January 2019 Lunar Eclipse
Super Blood Wolf Moon
A conjunction of four events: A full moon in total eclipse orbiting closest to the Earth during the howling of hungry wolves outside villages in January.
Date: 20-21 January 2019 (times vary by location)
Total eclipse visible: North America, South America, Western Europe, Northwestern Africa
Partial eclipse visible: Parts of Africa and Europe
Next total lunar eclipse: May 2021
Next Super Blood Wolf Moon: 18 years later, in 2037
… this poem reminded me of a poem I found while going through my mother’s belongings after she left this world. I think anyone that is a passionate person has felt this way. This poem was handwritten on very yellowed paper tucked into a book, at the bottom was written unknown author. I have googled the heck out of it and cannot find where it’s been published.…
Hello flypolkadottedbutterfly Reaching For Daylight,
It is both touching and fitting that this poem named “Full Moon Song” is duly discovered by you amongst your mother’s belongings and saved from oblivion. I have also done my part to preserve this poem at a special post of mine published at https://soundeagle.wordpress.com/2012/10/02/if-my-name-were-moon-tonight/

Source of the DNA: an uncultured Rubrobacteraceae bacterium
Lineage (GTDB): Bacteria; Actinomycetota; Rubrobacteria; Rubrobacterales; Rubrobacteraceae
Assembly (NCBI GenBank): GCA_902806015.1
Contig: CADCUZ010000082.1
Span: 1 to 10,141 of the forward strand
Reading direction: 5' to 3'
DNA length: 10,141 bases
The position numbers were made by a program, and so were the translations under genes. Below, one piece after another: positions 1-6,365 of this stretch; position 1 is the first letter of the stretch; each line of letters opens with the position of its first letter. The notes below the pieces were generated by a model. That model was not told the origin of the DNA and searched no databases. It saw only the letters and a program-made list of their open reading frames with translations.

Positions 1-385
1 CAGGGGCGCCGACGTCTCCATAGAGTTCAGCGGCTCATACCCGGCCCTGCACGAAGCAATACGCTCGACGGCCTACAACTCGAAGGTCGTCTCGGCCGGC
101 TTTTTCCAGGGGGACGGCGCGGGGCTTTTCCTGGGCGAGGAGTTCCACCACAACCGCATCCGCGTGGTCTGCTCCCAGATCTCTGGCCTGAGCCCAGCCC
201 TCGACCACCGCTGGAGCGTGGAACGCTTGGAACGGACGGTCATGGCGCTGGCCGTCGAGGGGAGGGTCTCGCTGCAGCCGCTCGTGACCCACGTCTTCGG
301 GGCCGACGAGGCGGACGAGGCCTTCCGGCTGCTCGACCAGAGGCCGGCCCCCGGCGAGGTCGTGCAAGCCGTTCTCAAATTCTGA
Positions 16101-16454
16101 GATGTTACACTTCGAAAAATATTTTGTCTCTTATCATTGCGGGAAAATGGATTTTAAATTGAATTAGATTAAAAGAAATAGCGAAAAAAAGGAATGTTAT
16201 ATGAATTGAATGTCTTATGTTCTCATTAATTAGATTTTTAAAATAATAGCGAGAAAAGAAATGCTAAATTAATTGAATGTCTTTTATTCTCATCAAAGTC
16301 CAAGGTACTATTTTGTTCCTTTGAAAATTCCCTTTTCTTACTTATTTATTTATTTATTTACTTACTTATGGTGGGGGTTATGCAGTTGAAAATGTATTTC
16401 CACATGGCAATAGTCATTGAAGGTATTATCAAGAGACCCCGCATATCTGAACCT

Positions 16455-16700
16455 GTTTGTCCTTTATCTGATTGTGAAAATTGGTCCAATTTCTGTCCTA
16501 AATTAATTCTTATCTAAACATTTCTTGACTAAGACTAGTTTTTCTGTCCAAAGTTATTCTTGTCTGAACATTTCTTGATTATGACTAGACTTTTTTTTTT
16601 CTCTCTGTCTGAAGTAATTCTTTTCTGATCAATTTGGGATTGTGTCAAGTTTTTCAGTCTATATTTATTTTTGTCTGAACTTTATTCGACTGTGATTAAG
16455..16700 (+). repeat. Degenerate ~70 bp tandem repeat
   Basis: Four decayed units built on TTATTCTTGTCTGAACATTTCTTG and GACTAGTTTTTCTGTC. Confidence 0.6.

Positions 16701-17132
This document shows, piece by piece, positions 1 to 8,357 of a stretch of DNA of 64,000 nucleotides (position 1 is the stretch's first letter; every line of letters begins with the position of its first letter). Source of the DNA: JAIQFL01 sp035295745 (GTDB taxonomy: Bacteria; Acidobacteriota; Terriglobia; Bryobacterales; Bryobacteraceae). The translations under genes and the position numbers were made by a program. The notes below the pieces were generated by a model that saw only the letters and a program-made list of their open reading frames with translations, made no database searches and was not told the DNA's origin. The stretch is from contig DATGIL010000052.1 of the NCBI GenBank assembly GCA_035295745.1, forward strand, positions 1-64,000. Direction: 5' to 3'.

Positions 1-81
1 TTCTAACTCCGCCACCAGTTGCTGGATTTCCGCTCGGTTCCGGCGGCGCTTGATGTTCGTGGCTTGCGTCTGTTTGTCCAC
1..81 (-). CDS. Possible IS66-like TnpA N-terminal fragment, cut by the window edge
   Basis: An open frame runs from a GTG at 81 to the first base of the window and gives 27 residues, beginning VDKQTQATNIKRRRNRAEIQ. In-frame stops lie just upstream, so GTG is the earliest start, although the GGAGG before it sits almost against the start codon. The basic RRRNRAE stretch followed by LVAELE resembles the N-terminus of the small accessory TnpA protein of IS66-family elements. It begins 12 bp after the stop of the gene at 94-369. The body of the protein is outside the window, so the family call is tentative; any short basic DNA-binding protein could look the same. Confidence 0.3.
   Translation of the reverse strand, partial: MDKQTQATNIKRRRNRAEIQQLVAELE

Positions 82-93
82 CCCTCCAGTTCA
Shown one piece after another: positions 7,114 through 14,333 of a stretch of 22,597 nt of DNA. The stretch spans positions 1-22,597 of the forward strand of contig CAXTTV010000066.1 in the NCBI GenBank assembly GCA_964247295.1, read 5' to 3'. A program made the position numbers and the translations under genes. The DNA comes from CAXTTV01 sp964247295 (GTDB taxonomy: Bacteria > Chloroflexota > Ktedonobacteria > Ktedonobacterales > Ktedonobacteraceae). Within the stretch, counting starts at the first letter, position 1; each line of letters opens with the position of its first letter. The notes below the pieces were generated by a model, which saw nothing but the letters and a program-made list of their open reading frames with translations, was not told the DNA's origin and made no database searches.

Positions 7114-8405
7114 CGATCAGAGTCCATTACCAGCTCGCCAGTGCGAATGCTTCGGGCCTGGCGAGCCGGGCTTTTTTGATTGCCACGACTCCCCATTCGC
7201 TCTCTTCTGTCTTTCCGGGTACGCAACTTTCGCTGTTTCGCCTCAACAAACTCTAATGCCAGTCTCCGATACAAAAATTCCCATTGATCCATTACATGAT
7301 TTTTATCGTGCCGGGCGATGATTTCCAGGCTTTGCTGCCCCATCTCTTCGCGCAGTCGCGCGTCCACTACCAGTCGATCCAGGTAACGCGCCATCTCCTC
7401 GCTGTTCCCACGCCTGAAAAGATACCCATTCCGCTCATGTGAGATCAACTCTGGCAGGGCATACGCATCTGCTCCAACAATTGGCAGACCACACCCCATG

Please enjoy the post to your heart’s content.
Happy May and Sunday to you! 🙂
Full Moon Song 🌕
And what if your vows prove false in time?
And, what if I’m left to weep.
Is the rose less sweet in its crimson prime,
That its beauty cannot keep?
Yet tonight the moon is full,
And the heart is richer that chances pain
Than the heart in cotton wool.
Then what, my love, if your love is brief?
Tonight you are mine to kiss,
And better a century of grief
Than never an hour of bliss.
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🌕 Moon-Related Autumn Celebration 🎑
The Mid-Autumn Festival (中秋節), also known as the Moon Festival, Chinese Lantern Festival, Mooncake Festival or Zhongqiu Festival, is a popular lunar harvest festival celebrated by Chinese and Vietnamese people on the 15th day of the eighth month in the Chinese calendar, which is in September or early October in the Gregorian calendar, close to the autumnal equinox. The Government of the People’s Republic of China listed the festival as an “intangible cultural heritage” in 2006, and it was made a Chinese public holiday in 2008. It is also a public holiday in Taiwan.
A mooncake (月餅) is a Chinese bakery product traditionally eaten during the Mid-Autumn Festival (中秋節). The tenet of the festival is about moon appreciation, lunar worship and moon watching, during which mooncakes are regarded as an indispensable delicacy or dessert. Mooncakes are offered between friends or on family gatherings while celebrating the festival. The Mid-Autumn Festival is one of the four most important Chinese festivals.